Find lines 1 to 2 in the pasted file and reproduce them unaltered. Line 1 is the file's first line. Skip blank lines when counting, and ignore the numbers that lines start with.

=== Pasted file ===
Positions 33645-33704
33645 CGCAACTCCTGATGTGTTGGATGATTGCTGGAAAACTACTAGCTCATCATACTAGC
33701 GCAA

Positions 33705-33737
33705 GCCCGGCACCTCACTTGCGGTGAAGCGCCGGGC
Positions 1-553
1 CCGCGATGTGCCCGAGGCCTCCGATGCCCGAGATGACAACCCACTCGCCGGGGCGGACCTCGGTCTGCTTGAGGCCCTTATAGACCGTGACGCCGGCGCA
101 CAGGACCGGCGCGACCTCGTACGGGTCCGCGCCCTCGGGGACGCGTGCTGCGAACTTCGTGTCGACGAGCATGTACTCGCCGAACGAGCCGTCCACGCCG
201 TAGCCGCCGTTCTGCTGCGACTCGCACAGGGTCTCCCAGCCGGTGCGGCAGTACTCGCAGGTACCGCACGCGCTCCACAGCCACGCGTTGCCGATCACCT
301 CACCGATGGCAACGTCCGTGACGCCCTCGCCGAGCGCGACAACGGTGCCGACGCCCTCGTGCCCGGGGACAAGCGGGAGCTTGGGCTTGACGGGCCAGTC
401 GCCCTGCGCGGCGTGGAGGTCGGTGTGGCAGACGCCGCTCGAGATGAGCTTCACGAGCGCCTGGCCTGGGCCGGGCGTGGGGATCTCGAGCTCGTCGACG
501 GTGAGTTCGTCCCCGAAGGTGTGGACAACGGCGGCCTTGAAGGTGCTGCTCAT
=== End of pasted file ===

Positions 33645-33704
33645 CGCAACTCCTGATGTGTTGGATGATTGCTGGAAAACTACTAGCTCATCATACTAGC